The Crazy Uncle Party
New York novelist Dawn Powell wrote on the cusp of World War II, “Civilization stood on a ledge, and in the tension of waiting it was a relief to have one little man jump.” Alas, these days the crazy ones don’t jump off ledges, they get elected to Congress.
Our national politics increasingly resembles a party in which your crazy uncle got hold of the karaoke microphone and won’t give it back until he finishes a paranoid rant. Maybe if you pour him another Manhattan, he’ll pass out before all your guests leave.
The crazy uncles have taken over the Republican Party. You might be able to get rid of some of them if you could require runoffs in primary elections, but good luck getting that reform through the state legislature. The crazies have a devoted constituency, and Fox News is their microphone.
Meet the new loon from Virginia, Republican Lt. Gov. nominee Bishop E.W. Jackson, who accuses President Obama of having “a Muslim perspective,” and who said in October that homosexuality “poisons culture, it destroys families, it destroys societies, it brings the judgment of God....” He’ll be a font of hilarity for the next four years if the Democrat to be chosen in next month’s primary doesn’t defeat him. Virginia’s gubernatorial race is an uninspiring choice between soulless Democratic hack Terry McAuliffe and Republican fanatic Ken Cuccinelli. Given those choices, I guess I’ll go with the soulless hack.
The 2012 election brought no accountability moment for right-wing know-it-alls, whose reality-free punditry continues. As top number cruncher Nate Silver told Out last December about one solon who had breezily predicted victory for Mitt Romney, “Peggy Noonan is someone who is very, very skilled at making bullshit look like some elegant soufflé.” Last week, after Noonan called the IRS auditing scandal the “worst Washington scandal since Watergate” and cited anecdotal evidence to invent a new charge that conservative Obama critics were being targeted for audits, Silver blasted her with a sharp schooling in statistics.
Not that facts matter. Tea Partiers who smell blood won’t even heed conservative establishment voices like Charles Krauthammer, Bill Kristol, Newt Gingrich, and Reince Priebus, who urged them to drop the unhinged rhetoric and stick to the evidence. They might as well lecture a waterfall. The crazy-base problem is richly deserved by Republican leaders like Sen. Mitch McConnell (R-KY), who never dream of putting the nation’s interests ahead of their own. Unfortunately, the entire country bears the consequences.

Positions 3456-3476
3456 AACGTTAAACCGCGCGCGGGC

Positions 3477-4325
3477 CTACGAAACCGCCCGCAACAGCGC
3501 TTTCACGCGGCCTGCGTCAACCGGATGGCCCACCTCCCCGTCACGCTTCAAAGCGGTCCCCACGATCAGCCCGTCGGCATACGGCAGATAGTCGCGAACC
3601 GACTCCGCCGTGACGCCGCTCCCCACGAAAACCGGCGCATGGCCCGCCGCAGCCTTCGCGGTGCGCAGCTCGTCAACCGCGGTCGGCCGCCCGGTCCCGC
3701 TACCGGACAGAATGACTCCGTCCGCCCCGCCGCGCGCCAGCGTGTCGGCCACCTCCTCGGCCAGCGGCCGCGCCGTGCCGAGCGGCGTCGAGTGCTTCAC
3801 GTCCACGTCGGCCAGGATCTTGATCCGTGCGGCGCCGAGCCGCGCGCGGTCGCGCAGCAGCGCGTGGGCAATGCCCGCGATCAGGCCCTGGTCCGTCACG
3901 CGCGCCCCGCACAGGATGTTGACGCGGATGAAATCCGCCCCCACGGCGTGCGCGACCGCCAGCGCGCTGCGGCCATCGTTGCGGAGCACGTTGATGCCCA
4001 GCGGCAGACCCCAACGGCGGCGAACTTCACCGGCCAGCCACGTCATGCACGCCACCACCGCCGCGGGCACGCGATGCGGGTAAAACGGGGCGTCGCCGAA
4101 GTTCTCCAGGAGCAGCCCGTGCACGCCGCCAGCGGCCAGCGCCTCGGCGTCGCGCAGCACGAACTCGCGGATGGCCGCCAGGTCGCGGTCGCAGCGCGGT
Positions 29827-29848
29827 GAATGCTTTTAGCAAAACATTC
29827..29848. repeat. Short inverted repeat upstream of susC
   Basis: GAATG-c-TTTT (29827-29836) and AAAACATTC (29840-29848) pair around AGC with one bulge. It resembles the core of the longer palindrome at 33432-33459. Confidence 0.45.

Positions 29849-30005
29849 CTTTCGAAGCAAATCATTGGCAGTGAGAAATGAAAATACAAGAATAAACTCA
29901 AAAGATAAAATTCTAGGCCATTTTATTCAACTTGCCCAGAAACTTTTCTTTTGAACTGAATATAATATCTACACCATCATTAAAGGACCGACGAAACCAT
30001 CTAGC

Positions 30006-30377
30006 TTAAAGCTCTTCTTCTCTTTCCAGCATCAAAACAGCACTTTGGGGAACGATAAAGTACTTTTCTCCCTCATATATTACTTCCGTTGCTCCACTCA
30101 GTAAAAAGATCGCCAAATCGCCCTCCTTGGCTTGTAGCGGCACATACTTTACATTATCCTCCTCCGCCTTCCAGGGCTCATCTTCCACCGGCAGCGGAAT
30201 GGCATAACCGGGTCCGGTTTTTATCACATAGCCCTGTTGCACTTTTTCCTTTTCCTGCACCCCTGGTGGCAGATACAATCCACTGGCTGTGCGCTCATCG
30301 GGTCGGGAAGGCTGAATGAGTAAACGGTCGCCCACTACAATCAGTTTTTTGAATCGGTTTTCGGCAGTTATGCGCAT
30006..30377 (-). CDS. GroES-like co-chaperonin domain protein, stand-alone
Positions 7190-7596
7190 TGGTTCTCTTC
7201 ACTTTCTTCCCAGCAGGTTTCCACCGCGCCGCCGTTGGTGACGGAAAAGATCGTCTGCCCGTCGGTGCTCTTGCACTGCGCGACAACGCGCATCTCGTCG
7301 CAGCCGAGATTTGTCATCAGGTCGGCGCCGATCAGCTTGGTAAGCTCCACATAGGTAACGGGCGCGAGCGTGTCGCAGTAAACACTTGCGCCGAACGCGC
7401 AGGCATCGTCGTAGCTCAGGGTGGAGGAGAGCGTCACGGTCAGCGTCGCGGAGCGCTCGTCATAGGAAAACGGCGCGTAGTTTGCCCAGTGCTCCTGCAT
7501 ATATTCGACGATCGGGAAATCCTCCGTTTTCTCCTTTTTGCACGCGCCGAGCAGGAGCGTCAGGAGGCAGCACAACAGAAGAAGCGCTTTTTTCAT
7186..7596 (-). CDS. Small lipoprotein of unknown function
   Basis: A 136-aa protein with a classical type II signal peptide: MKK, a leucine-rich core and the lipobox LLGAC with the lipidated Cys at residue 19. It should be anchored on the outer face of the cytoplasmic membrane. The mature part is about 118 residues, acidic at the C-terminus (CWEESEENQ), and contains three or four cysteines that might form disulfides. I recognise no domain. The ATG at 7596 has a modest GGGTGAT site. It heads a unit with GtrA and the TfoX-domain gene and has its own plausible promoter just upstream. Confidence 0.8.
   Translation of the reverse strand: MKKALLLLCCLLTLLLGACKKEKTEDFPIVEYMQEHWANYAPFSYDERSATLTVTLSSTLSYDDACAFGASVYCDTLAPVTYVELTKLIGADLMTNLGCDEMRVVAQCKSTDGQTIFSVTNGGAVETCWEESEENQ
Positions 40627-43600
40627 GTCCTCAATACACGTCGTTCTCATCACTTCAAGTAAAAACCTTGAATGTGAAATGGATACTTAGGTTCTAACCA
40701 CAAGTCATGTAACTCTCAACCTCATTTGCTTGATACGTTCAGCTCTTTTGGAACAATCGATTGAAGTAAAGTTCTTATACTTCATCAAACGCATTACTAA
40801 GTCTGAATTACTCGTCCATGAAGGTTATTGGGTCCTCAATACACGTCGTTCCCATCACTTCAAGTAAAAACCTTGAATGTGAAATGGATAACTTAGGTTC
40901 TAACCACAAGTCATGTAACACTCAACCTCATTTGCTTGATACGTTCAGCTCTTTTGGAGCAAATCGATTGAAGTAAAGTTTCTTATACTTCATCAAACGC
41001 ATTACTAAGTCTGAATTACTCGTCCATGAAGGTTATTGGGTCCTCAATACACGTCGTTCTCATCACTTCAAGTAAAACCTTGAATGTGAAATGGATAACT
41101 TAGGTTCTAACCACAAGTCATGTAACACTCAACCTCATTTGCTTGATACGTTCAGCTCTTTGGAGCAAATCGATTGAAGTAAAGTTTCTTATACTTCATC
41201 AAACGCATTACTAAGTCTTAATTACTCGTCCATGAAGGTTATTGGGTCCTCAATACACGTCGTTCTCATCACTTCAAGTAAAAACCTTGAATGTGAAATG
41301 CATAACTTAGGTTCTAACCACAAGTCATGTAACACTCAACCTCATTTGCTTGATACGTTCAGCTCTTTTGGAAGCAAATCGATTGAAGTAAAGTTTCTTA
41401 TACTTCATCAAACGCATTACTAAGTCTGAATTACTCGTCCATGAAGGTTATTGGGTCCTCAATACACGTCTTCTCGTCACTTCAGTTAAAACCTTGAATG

The aggressive obstructionism in Congress amounts to an attempted takeover by a determined minority that disenfranchises as many of its opponents as possible and keeps the rest divided, aided by a bottom-feeding media. The wild card is the social conservatives, who can no longer be controlled by the plutocrats who so long exploited them.
Overreaching and hyper-partisanship by the Obama haters are overshadowing legitimate concerns, such as those about Justice Department actions. For now I will content myself with the pleasure of watching Attorney General Eric Holder blast Rep. Darrell Issa (R-CA) for his bullying tactics at a May 15 Judiciary Committee hearing: “That is inappropriate and is too consistent with the way in which you conduct yourself as a member of Congress. It is unacceptable and it’s shameful.”
Someone has to stand up to the malignant clowns who seem determined to push the country toward Armageddon. They are more scary than funny. We need to stop hiring them.
Richard J. Rosendall is a writer and activist. Email Richard Rosendall
• A Time to Be Born, Dawn Powell, Steerforth Press, 1996, Page 3 (first published in 1942 by Charles Scribner’s Sons)
• Video clip: Mars Attacks!
• “Republican Virginia Lt. Governor Nominee: Obama Sees World ‘From A Muslim Perspective’,” Andrew Kaczynski, BuzzFeed, May 19, 2013
• “E.W. Jackson: Gays and Lesbians are ‘Very Sick People Psychologically, Mentally and Emotionally’,” Brian Tashman, Right Wing Watch, October 25, 2012
• “Nate Silver: Person of the Year,” Aaron Hicklin, Out.com, December 18, 2012
• “New Audit Allegations Show Flawed Statistical Thinking,” Nate Silver, FiveThirtyEight, May 17, 2013